Topic: Computing/Early computers

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Emacs Pinky

Computing Computing/Software Computing/Free and open-source software Guild of Copy Editors Linux Computing/Early computers

Emacs or EMACS (Editor MACroS) is a family of text editors that are characterized by their extensibility. The manual for the most widely used variant, GNU Emacs, describes it as "the extensible, customizable, self-documenting, real-time display editor". Development of the first Emacs began in the mid-1970s, and work on its direct descendant, GNU Emacs, continues actively as of 2020.

Emacs has over 10,000 built-in commands and its user interface allows the user to combine these commands into macros to automate work. Implementations of Emacs typically feature a dialect of the Lisp programming language that provides a deep extension capability, allowing users and developers to write new commands and applications for the editor. Extensions have been written to manage email, files, outlines, and RSS feeds, as well as clones of ELIZA, Pong, Conway's Life, Snake and Tetris.

The original EMACS was written in 1976 by Carl Mikkelsen, David A. Moon and Guy L. Steele Jr. as a set of Editor MACroS for the TECO editor. It was inspired by the ideas of the TECO-macro editors TECMAC and TMACS.

The most popular, and most ported, version of Emacs is GNU Emacs, which was created by Richard Stallman for the GNU Project. XEmacs is a variant that branched from GNU Emacs in 1991. GNU Emacs and XEmacs use similar Lisp dialects and are for the most part compatible with each other.

Emacs is, along with vi, one of the two main contenders in the traditional editor wars of Unix culture. Emacs is among the oldest free and open source projects still under development.

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Harvard Mark I

Computing Computing/Early computers

The IBM Automatic Sequence Controlled Calculator (ASCC), called Mark I by Harvard University’s staff, was a general purpose electromechanical computer that was used in the war effort during the last part of World War II.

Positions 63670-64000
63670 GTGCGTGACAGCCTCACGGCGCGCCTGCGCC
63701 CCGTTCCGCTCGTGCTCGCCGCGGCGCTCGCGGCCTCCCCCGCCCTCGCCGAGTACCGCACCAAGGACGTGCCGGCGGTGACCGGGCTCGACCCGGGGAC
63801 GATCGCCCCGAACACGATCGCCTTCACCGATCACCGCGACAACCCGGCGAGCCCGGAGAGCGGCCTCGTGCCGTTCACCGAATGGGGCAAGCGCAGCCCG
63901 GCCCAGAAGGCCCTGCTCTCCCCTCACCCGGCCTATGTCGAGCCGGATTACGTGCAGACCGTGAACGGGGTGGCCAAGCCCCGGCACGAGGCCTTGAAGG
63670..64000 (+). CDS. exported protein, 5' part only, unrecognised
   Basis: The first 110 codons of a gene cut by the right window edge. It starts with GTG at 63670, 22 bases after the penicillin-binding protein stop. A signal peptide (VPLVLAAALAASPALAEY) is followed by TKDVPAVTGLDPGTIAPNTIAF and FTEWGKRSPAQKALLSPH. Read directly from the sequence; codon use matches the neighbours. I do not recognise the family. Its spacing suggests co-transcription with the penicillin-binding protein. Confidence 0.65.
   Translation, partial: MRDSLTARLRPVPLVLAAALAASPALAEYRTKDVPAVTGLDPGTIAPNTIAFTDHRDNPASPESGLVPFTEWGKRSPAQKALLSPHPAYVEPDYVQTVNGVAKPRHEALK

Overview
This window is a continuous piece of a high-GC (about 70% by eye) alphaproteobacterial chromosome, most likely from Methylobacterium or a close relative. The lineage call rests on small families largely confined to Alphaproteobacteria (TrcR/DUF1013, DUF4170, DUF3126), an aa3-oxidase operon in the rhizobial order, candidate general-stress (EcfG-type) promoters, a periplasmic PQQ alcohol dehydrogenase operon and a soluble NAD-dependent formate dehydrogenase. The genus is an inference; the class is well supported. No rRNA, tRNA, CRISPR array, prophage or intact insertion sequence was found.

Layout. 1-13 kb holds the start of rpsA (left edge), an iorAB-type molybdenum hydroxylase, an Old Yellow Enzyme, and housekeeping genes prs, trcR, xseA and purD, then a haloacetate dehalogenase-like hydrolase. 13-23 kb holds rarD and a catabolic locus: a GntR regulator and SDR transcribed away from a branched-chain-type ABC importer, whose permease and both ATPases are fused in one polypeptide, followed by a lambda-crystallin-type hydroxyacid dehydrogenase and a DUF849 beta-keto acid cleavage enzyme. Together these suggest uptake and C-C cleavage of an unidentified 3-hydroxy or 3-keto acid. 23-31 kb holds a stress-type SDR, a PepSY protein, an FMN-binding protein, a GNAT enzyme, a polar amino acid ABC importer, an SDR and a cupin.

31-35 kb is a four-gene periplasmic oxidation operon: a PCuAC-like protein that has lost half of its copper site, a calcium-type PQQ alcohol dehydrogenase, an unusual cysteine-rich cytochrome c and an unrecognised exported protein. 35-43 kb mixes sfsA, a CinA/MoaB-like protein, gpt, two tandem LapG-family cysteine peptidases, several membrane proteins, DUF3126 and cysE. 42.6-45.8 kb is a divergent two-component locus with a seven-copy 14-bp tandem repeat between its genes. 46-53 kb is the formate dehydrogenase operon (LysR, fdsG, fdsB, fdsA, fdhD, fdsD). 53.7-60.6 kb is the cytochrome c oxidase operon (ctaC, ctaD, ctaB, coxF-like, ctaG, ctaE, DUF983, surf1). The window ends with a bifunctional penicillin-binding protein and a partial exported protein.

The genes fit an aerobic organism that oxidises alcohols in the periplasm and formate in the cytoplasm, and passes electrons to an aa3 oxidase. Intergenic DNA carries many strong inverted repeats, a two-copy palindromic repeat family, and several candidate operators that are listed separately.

One of the first programs to run on the Mark I was initiated on 29 March 1944 by John von Neumann. At that time, von Neumann was working on the Manhattan Project, and needed to determine whether implosion was a viable choice to detonate the atomic bomb that would be used a year later. The Mark I also computed and printed mathematical tables, which had been the initial goal of British inventor Charles Babbage for his "analytical engine".

The Mark I was disassembled in 1959, but portions of it are displayed in the Science Center as part of the Harvard Collection of Historical Scientific Instruments. Other sections of the original machine were transferred to IBM and the Smithsonian Institution.

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IBM 7030 Stretch

Computing Computing/Early computers

The IBM 7030, also known as Stretch, was IBM's first transistorized supercomputer. It was the fastest computer in the world from 1961 until the first CDC 6600 became operational in 1964.

Originally designed to meet a requirement formulated by Edward Teller at Lawrence Livermore National Laboratory, the first example was delivered to Los Alamos National Laboratory in 1961, and a second customized version, the IBM 7950 Harvest, to the National Security Agency in 1962. The Stretch at the Atomic Weapons Research Establishment at Aldermaston, England was heavily used by researchers there and at AERE Harwell, but only after the development of the S2 Fortran Compiler which was the first to add dynamic arrays, and which was later ported to the Ferranti Atlas of Atlas Computer Laboratory at Chilton.

Since the 7030 was much slower than expected and failed to meet its aggressive performance estimates, IBM was forced to drop its price from $13.5 million to only $7.78 million and withdrew the 7030 from sales to customers beyond those having already negotiated contracts. PC World magazine named Stretch one of the biggest project management failures in IT history.

Within IBM, being eclipsed by the smaller Control Data Corporation seemed hard to accept. The project lead, Stephen W. Dunwell, was initially blackballed for his role in the "failure", but as the success of the IBM System/360 became obvious, he was given an official apology and, in 1966 was made an IBM Fellow.

In spite of Stretch's failure to meet its own performance goals, it served as the basis for many of the design features of the successful IBM System/360, which shipped in 1964.

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IBM 7950 Harvest

Computing Computing/Early computers

The IBM 7950, also known as Harvest, was a one-of-a-kind adjunct to the Stretch computer which was installed at the United States National Security Agency (NSA). Built by IBM, it was delivered in 1962 and operated until 1976, when it was decommissioned. Harvest was designed to be used for cryptanalysis.

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IBM System/360 Model 67

Computing Computing/Computer hardware Computing/Early computers

The IBM System/360 Model 67 (S/360-67) was an important IBM mainframe model in the late 1960s. Unlike the rest of the S/360 series, it included features to facilitate time-sharing applications, notably a Dynamic Address Translation unit, the "DAT box", to support virtual memory, 32-bit addressing and the 2846 Channel Controller to allow sharing channels between processors. The S/360-67 was otherwise compatible with the rest of the S/360 series.

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Hacker Koan